Fast forward to late spring 2016. I'm in Papercuts J.P. to pick up a couple books and I'm chatting with the owner, Kate Layte, about Wrestletown. I've received some very kind feedback from agents, but the book isn't mainstream enough for them to run with it. Wrestling is a difficult sell, and it doesn't fit a clear genre. Hell, I'm not even sure how to articulate exactly where it belongs along the usual 'genre lines.' Kate brings up Inkshares as a possibility and we kick some ideas around. I chat later with Katie Eelman, event coordinator for Papercuts J.P. and co-editor of What Happened Here, and the idea continues to grow. I'd always visualized Wrestletown as a sort of comic book in my mind (almost writing an outline to transition it to a comic script when pitching the novel went south). What if I go half-way? I'm a big fan of illustrated novels – Christopher Golden and Mike Mignola's Baltimore is a favorite example of mine. A few texts and emails later, with a little luck and good timing, Andrew MacLean (Head Lopper) is in to do the cover and illustrations. I'm a huge fan of Andrew's work and I couldn't be more thrilled to have him bring Wrestletown to life.
So what's this Wrestletown all about? In many ways, Wrestletown is my love letter to nostalgia – the wrestling/comics/manga/anime of my youth, and the new books and shows I'm enjoying now. It touches on some serious issues (i.e. today's obsessive, uncompromising fandom) but at its heart it's an adventure. If you like Ringside or One Punch Man, you'll like Wrestletown.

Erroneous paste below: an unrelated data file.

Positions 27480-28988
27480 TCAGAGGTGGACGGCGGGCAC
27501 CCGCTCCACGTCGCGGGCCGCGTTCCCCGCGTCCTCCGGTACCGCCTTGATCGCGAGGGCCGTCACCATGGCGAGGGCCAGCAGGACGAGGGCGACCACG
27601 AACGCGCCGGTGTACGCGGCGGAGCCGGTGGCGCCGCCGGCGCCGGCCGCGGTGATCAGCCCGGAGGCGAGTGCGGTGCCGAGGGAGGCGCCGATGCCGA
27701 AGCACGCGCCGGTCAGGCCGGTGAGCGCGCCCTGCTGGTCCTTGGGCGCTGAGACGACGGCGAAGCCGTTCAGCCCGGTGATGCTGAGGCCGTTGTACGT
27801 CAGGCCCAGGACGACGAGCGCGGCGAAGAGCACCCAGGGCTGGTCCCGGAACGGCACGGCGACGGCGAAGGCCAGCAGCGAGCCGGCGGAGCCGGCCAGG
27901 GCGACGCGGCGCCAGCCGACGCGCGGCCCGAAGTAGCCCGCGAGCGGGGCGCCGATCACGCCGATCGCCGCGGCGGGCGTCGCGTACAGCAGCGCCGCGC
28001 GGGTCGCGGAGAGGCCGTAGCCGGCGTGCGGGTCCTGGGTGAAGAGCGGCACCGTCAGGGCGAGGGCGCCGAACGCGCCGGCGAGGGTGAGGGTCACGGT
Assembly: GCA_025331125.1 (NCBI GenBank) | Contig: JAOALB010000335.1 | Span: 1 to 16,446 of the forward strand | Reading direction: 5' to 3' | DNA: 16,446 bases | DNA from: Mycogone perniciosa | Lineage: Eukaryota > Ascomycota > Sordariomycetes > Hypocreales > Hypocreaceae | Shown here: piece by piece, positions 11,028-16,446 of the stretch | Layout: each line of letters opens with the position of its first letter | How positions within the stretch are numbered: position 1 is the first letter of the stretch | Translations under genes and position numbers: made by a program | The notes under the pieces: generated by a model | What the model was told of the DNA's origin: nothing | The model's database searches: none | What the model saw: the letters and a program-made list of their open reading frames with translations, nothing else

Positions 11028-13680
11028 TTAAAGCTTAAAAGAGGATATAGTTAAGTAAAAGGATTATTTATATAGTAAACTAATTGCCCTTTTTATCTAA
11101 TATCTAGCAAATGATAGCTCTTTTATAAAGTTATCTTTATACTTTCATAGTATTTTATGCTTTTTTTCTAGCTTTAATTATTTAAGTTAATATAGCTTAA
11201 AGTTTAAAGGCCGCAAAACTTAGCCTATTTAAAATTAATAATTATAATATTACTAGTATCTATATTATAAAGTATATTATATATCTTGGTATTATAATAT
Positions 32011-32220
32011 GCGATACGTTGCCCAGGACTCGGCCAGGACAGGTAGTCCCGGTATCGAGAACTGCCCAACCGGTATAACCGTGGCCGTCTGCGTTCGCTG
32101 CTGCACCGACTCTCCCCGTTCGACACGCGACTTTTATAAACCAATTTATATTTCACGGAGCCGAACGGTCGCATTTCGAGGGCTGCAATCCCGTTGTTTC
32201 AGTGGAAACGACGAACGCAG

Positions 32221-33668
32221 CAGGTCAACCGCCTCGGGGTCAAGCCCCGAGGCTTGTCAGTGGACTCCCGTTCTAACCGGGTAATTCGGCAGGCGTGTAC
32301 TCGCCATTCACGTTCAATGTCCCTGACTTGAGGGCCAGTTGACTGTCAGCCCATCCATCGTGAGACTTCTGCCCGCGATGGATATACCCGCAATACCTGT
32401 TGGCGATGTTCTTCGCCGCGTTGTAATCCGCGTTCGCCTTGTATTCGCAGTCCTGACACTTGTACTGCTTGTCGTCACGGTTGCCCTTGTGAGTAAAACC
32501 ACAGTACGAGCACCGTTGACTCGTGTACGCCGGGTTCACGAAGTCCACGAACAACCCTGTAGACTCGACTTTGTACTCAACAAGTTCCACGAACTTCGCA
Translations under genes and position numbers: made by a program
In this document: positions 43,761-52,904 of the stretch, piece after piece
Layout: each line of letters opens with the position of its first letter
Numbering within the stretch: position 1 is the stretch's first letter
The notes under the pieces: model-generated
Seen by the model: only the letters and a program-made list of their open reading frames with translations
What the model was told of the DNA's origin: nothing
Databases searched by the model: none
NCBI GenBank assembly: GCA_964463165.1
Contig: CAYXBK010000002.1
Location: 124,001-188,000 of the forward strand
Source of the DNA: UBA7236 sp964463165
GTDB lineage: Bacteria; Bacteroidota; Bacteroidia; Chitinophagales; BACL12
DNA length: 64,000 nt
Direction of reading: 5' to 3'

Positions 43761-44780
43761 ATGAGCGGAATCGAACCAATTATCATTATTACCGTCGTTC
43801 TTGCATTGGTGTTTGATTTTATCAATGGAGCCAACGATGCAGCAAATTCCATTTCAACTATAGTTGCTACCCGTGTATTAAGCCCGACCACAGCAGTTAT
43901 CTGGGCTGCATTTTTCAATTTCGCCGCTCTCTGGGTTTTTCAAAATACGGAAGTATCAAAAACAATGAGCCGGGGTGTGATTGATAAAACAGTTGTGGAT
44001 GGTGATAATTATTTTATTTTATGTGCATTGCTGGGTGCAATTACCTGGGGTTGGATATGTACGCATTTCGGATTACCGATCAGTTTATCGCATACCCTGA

Here's the pitch:
Orphans and best friends Motoko and Reg live in the crumbling attic of a cathedral-turned-pub in Wrestletown, a city obsessed with pro-wrestling, where the heroic wrestlers are worshipped as unbeatable gods, and everyone believes the action is real – that is, except for twelve-year-old Motoko, whose mother stole her innocence after her father, an unnamed wrestler walked out. The long-running head of The Ministry, The Booker, has died and it’s Kid Muscle, his adopted son’s turn to rule from Turnbuckle Tower, ushering in a new era of wrestling – one secretly planned to be fraught with conflict. When Motoko and Reg are saved by the Grand Champion, Amadeus Carp, after an attack amid the parade of champions, they are gifted front row seats to witness Carp’s first ever loss to The Revenant, a mysterious woman with ties to forgotten days of wrestling lore. With the former champion out for revenge, Motoko and Reg’s fierce loyalty will be tested as the city tilts on the edge, ready to explode.
It’s Tekkonkinkreet meets M.U.S.C.L.E and The Wrestler in a surreal/quirky, over-the-top rumble.
DIG IT!? See you in Wrestletown!
Now, thinking Inkshares might be your jam? Wrestletown is obviously still underway, but here are a few tips to get you off and running: